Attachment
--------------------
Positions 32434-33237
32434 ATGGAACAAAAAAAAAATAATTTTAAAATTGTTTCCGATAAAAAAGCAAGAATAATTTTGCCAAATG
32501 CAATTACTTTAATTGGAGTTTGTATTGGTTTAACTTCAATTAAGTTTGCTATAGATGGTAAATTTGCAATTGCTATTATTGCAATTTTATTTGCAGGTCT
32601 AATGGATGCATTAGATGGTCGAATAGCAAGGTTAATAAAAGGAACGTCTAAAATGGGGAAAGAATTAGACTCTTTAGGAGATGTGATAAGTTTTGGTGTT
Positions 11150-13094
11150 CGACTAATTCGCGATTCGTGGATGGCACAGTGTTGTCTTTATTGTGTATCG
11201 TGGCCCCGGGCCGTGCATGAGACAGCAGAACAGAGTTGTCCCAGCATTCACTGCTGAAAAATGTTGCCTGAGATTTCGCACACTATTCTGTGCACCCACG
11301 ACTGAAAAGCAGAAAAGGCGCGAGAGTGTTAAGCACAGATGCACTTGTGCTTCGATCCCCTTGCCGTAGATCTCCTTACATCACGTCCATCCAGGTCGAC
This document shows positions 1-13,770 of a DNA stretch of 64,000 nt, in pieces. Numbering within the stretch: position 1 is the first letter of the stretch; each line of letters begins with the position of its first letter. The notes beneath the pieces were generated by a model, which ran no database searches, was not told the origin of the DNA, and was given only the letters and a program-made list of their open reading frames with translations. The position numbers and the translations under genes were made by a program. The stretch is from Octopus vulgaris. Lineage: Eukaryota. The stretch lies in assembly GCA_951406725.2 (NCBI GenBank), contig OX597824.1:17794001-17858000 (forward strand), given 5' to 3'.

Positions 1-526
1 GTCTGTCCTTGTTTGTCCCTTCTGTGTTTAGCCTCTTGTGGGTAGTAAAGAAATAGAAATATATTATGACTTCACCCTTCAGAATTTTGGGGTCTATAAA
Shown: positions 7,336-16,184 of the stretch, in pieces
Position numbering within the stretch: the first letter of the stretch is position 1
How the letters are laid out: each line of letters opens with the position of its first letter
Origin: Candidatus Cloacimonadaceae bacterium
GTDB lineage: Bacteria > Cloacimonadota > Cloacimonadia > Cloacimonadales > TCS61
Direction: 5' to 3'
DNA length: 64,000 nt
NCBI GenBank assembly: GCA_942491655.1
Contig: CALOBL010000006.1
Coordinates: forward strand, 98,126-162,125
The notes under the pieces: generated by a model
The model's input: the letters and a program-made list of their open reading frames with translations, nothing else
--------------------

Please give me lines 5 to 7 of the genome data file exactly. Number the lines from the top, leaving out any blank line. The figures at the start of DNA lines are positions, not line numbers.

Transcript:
Positions 11150-13094
11150 CGACTAATTCGCGATTCGTGGATGGCACAGTGTTGTCTTTATTGTGTATCG
11201 TGGCCCCGGGCCGTGCATGAGACAGCAGAACAGAGTTGTCCCAGCATTCACTGCTGAAAAATGTTGCCTGAGATTTCGCACACTATTCTGTGCACCCACG